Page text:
Qualcomm is Powering the Future of Smart Homes

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At Embedded World last week, Qualcomm made a major IoT announcement about a new AI-ready platform for both home and industrial use. There was also an additional briefing on Qualcomm Connect regarding service-defined Wi-Fi.

These announcements signal a significant effort to fix the train wrecks that smart homes and smart buildings have been.

Let’s discuss that this week, and we’ll close with my Product of the Week: a new AI-ready desktop computer from Lenovo based on the latest AMD Ryzen 8000 platform. There are a lot of AI-ready things coming.

Challenges With Smart Home Technology

I’ve been following smart home technology since the 1970s when I first got excited about X10 and proceeded to rip out all of the light switches in my small apartment and replace them with X10 alternatives.

I also had an X10 robotic turntable back then, which was pretty cool when it worked. You could select individual tracks and replay a stack of records. However, it worked far less than it should have, and X10 technology was dubious at best on a good day.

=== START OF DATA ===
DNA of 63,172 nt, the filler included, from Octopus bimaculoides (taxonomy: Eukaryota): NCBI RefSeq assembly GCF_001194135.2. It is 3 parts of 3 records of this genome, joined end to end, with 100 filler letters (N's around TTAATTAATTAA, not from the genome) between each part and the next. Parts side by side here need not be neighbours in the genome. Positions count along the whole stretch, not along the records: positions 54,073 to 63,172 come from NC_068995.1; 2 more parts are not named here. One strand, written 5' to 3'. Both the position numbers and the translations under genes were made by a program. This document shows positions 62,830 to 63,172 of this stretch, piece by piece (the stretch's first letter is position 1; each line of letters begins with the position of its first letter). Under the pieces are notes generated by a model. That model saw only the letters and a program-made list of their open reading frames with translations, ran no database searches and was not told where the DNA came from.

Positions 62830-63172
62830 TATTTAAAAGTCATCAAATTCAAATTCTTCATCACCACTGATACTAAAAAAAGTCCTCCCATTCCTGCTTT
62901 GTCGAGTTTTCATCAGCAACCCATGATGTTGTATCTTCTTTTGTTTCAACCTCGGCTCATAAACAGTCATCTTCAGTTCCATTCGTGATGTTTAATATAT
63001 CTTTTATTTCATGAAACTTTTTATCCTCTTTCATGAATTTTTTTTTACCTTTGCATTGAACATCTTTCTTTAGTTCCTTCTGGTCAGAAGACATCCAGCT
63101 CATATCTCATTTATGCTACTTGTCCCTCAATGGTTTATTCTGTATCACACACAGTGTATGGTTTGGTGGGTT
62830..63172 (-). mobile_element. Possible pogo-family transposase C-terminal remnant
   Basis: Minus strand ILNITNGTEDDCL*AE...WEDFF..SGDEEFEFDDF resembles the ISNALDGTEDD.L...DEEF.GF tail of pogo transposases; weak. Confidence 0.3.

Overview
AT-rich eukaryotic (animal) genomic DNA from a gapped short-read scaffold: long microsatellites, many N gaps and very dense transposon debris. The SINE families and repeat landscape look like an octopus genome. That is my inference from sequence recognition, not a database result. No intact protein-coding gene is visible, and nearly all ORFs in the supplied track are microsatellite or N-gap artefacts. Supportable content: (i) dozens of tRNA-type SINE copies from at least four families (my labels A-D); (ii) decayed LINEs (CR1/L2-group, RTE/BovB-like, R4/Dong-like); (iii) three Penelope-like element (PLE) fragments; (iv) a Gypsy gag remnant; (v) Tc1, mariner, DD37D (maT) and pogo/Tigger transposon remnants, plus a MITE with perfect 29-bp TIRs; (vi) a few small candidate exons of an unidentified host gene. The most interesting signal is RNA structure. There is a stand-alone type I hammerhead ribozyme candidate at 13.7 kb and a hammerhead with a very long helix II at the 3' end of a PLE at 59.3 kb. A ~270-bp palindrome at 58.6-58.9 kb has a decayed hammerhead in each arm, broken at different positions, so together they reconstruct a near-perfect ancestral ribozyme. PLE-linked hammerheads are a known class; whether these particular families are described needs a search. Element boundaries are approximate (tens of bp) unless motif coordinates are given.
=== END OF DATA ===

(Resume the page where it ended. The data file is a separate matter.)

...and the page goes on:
Over the years, I’ve tried multiple platforms from various vendors that didn’t interoperate, often resulting in more aggravation and cost than benefit. Recently, I had a company come out and bid on replacing my Insteon system with something newer. That bid was a whopping $45,000, which would blow out my modest budget. I decided not to buy that expensive solution because it, too, was likely to become obsolete in a few years.

We are now moving to AI, and there has been progress on standards. The Google Matter standard has gotten a substantial amount of interest. In addition, the Amazon Alexa platform has been surprisingly good at embracing third-party platforms and allowing voice control over the products it will connect to. However, patches or updates on any of the connected systems often result in them not working for a while or at all.

What is needed is a higher degree of hardware commonality to reduce the complexity that is making what should be easy-to-use hardware hard enough that most haven’t adopted the technology.

Qualcomm Connect: Service Defined Wi-Fi

Working in concert with British Telecom, Comcast, and a few other large cable companies and carriers, Qualcomm has created a solution called Service Defined Wi-Fi that allows these internet service providers to offer a service that will embrace your compliant smart home devices and integrate them into a common central control that users can access at home or away from home.

You’d log into a user portal to see and control your smart home switches, plugs, appliances, security cameras, TVs, lighting, HVAC system, and other connected devices — like your electric car, for instance — and access and control those devices from any connected PC or smartphone while at home or when you are remote.